At a minimum, an institution with significant reserve-based lending exposure should have established risk management practices that address the following:

Individual reserve-based Lending Credit Monitoring

  • Assessment of a Borrower's Creditworthiness.  An institution should conduct a thorough analysis of a borrower's past and prospective creditworthiness, including:
    • projected income and expenses compared to actual results, as well as the results of peer oil and gas producers in the region,
    • working capital adequacy,
    • capital expense analysis,
    • cash flow analysis, and
    • price sensitivity analysis.

    Current borrower financial information is essential to the institution's ability to evaluate the borrower's creditworthiness, leverage, and liquidity.  A creditworthy exploration and production business should exhibit strong repayment ability, risk analysis, liquidity, solvency, reserve valuation, credit management, profitability, and management performance.
  • Assessment of a Borrower's Cash Flow.  In volatile markets, a highly leveraged borrower may not have the necessary cash flow to properly service its debt according to the loan terms.  By reviewing borrower-prepared cash flow statements, an institution should be able to identify potential repayment ability problems, calculate key cash flow ratios, and assess the ability of the business to handle risk and uncertainty.

    Risk and uncertainty due to market factors, commodity prices, and production levels are prevalent characteristics of most exploration and production operations and should be reflected in the cash flow projections.  A sensitivity analysis that determines an exploration and production operator's ability to withstand fluctuations in commodity prices and uncertainty in production levels is critical in analyzing cash flow projections.  Some key elements of sound financial analysis that an institution should conduct include:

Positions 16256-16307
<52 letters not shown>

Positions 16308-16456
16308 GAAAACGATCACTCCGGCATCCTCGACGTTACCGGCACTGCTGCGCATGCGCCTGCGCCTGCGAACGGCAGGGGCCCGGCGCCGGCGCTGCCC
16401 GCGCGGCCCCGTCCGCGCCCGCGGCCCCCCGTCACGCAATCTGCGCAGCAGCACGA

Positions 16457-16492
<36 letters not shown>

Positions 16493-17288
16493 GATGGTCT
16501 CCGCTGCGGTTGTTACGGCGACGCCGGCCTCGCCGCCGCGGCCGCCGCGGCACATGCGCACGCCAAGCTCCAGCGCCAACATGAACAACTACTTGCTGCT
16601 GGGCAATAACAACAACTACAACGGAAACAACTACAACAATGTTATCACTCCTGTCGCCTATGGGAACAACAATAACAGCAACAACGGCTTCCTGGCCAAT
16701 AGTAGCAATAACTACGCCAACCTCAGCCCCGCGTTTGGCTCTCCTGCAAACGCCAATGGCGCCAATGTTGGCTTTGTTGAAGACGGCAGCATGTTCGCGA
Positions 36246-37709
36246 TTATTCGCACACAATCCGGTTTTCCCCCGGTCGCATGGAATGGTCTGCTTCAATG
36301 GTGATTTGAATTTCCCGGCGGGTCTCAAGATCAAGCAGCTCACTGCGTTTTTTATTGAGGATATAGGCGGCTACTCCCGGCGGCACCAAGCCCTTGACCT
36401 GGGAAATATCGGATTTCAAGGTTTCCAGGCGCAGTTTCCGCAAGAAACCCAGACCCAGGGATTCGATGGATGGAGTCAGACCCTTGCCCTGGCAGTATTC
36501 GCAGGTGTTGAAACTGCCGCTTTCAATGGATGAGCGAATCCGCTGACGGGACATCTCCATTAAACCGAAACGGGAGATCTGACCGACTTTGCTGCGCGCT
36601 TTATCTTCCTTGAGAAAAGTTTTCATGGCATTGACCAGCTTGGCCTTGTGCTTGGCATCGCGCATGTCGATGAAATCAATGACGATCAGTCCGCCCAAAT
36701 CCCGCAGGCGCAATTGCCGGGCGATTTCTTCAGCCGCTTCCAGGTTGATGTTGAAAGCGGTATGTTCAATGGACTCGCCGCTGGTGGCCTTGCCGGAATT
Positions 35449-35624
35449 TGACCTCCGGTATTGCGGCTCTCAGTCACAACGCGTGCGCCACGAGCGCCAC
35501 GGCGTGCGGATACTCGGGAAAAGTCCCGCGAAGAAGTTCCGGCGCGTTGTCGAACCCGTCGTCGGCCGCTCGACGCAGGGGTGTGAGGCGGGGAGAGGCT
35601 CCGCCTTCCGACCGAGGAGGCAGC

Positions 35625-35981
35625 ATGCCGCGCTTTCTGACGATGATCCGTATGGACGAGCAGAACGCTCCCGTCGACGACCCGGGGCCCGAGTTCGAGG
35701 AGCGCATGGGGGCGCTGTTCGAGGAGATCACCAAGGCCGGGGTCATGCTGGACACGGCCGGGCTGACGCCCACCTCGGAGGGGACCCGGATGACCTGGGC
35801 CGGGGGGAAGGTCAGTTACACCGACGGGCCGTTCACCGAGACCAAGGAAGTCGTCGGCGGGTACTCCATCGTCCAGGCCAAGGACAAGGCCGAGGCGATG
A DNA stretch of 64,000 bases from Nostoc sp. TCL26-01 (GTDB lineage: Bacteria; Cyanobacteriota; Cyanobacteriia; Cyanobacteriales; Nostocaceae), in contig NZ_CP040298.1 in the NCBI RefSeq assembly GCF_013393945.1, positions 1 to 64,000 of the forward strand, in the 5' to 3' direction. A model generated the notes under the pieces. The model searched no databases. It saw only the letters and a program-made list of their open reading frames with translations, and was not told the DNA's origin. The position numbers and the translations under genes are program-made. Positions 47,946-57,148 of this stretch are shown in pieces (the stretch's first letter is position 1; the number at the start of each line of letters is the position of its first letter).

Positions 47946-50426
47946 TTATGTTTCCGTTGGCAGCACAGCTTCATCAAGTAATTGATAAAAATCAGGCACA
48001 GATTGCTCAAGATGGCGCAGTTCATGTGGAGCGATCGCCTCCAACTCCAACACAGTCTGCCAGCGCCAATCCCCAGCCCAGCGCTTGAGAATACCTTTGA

• Reviewing the reasonableness of underlying assumptions and projections for production, pricing, and price differentials;
    • Comparing these projections with historical production and performance results;
    • Analyzing hedges in place as of collateral valuation date;
    • Assessing the impact of changes in capital expenditures on production levels; and
    • Evaluating a borrower's ability to timely service total debt and significant changes in its balance sheet structure.
  • Reliable Collateral Evaluations.  Valuation of oil and gas reserves demands expertise and industry experience.  The interconnected nature of the energy industry is complex and demands breadth and depth of understanding across all business sectors which include upstream, midstream, and downstream segments.  Specialized contracts with energy services providers, such as transportation to market or delivery point, should be carefully reviewed as part of risk management practices for reliable collateral valuation.

    A typical reserve-based lending credit facility requires a borrower to deliver an updated reserve engineering report twice a year to the lender.  A financial institution should identify additional costs and value adjustments not included in the engineering report, such as information on land mortgage restrictions and lease assignments, and use this information to understand the scope and limitation of the collateral securing the reserve-based lending.  An institution should assess the assumptions contained in the reserve report, as this information forms the basis for its analysis of the reserve valuation.